Kanye West and Common, both hugely respected rappers with long track records, dropped similar fourth and eighth albums, respectively.
The melodic odes to women in their lives were not major departures for either artist, but the techno-influenced songs placed a heavier emphasis on singing than Kanye or Common has ever shown before.
Common’s Universal Mind Control, relatively short at 10 tracks, feels like the old school in new clothes. The subject matter stays light, a good thing because Comm invariably loses his own lyrical thread when he wades too deeply, and a neo-electro funk pervades the beats.
Standout tracks are “Make My Day,” a sunny day on wax, and “Gladiator,” which borrows a bit of the circus-y horns from Electric Circus for the closest thing to a battle track on the CD.
“Punch Drunk Love” and “Sex 4 Suga” are predictable, sometimes sleazy and entirely skippable.
Mind Control is a bit like a Mystery Mix Now-and-Later (old heads know what I’m talking about): sweet, fleeting, and though purported to be unusual and new, is really just a remix of familiar flavors. Despite the serious title, a listen reveals Comm just wants to have fun and make a little crossover bread.
Kanye’s 808s & Heartbreak takes the singing trend a step further, with him on the vocals of almost every song and very little rapping at all. In fact, it’s a mistake to call this a rap album, and a stretch to cover it in a Hip-Hop column. Mr. West bares his soul, taking listeners on a journey through apparently the toughest break-up imaginable, and repeatedly makes the determination that having everything material is no substitute for a “real life.”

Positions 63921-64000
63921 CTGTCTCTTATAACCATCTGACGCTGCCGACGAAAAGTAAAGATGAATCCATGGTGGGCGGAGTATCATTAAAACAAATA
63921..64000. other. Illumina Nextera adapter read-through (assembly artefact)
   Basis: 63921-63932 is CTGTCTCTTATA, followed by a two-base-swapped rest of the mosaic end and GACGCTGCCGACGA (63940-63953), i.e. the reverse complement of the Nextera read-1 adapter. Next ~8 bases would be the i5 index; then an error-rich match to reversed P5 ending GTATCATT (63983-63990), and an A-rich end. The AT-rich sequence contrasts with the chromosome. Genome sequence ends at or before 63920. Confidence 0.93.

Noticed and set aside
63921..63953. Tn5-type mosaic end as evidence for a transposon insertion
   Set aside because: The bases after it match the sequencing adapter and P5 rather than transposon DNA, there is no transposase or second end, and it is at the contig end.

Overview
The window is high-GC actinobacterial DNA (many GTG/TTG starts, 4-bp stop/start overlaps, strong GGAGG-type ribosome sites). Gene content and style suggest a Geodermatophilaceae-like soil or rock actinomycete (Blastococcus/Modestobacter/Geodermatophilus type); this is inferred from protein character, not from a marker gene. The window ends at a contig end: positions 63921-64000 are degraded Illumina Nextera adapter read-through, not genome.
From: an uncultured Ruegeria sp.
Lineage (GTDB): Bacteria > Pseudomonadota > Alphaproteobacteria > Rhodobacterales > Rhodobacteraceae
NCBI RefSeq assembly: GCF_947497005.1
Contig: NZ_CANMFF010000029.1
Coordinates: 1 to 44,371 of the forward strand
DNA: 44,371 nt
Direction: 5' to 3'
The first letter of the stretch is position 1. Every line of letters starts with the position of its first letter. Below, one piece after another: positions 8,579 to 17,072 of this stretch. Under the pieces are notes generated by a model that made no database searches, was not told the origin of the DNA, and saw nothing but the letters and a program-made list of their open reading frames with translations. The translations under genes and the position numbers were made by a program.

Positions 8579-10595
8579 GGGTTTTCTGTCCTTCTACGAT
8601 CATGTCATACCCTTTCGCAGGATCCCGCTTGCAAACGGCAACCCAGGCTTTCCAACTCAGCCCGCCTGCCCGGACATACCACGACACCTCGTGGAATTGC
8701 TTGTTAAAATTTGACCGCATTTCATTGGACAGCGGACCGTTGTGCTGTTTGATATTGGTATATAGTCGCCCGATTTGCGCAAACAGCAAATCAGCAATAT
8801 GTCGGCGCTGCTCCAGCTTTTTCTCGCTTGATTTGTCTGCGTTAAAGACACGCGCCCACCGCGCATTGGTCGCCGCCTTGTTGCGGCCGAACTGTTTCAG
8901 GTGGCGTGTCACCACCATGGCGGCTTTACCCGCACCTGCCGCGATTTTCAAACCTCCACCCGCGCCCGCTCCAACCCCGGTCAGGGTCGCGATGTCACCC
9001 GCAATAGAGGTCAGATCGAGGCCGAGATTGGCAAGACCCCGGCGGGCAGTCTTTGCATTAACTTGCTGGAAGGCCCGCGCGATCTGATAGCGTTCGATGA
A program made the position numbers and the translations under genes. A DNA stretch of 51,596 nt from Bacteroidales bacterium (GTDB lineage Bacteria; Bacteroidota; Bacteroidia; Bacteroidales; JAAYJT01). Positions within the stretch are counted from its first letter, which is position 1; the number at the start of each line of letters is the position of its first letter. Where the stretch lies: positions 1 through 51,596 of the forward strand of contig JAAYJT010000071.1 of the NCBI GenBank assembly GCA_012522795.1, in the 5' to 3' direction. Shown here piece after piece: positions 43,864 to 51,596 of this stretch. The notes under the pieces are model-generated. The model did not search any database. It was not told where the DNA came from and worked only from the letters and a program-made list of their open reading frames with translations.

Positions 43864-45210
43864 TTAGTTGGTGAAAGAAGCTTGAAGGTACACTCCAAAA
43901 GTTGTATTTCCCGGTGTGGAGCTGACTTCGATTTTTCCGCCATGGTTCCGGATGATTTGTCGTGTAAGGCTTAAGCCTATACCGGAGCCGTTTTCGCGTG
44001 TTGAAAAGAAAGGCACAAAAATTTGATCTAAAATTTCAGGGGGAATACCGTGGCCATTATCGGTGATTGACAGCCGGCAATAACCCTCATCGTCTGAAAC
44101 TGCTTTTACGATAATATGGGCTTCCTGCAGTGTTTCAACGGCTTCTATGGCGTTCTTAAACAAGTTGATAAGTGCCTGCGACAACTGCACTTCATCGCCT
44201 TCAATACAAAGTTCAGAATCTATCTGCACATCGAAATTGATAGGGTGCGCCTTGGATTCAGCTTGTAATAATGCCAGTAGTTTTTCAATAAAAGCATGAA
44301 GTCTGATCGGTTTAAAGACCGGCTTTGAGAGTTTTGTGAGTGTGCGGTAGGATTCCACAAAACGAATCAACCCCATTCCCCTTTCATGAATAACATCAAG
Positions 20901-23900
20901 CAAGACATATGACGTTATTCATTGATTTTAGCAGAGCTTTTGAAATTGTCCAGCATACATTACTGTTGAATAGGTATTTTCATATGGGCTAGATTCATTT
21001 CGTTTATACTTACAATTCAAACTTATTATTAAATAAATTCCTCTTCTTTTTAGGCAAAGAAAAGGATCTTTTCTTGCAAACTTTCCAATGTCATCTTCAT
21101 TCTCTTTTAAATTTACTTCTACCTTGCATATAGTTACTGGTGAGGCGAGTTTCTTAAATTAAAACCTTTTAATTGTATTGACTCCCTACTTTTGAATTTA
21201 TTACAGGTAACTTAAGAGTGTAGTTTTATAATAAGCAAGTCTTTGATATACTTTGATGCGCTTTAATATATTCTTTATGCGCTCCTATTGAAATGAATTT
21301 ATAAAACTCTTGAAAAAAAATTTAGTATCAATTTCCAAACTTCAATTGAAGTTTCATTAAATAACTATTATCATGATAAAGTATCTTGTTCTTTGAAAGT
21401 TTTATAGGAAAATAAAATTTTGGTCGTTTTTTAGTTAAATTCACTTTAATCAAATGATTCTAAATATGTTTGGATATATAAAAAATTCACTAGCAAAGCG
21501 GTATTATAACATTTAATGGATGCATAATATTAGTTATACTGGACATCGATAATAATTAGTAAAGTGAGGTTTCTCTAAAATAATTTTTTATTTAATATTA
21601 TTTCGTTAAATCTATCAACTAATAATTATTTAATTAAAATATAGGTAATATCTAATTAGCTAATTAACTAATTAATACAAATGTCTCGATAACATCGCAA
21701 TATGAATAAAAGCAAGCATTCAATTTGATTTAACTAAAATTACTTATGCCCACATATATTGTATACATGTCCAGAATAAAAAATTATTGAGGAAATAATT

In “Welcome to Heartbreak,” he raps:
“He said his daughter got a brand-new report card/ and all I got is this brand-new sports car .’’
“Heartless” is gut-wrenching, and though it is principally about his breakup with designer Alexis Phifer, the angst in his voice reminds us that Kanye lost his mother just last year (R.I.P., Ms. Donda):
“I got everything figured out but could never find what real love is about…There is no YSL they could sell to get my mind outta this hell… There no clothes that I could buy that could turn back time there is no vacation spot I could fly that could bring back a piece of real life.’’
Heartfelt though it may be, 808s is still a strange animal. The beats are too similar and become monotonous over time, so it’s not a great pick to play straight through for background music, or at a listening party. The lyrics are emotional, but his vocal stylings are too flat to pump up for just one song.
Kanye has the deeper album, but for better listening, give Universal Mind Control a spin.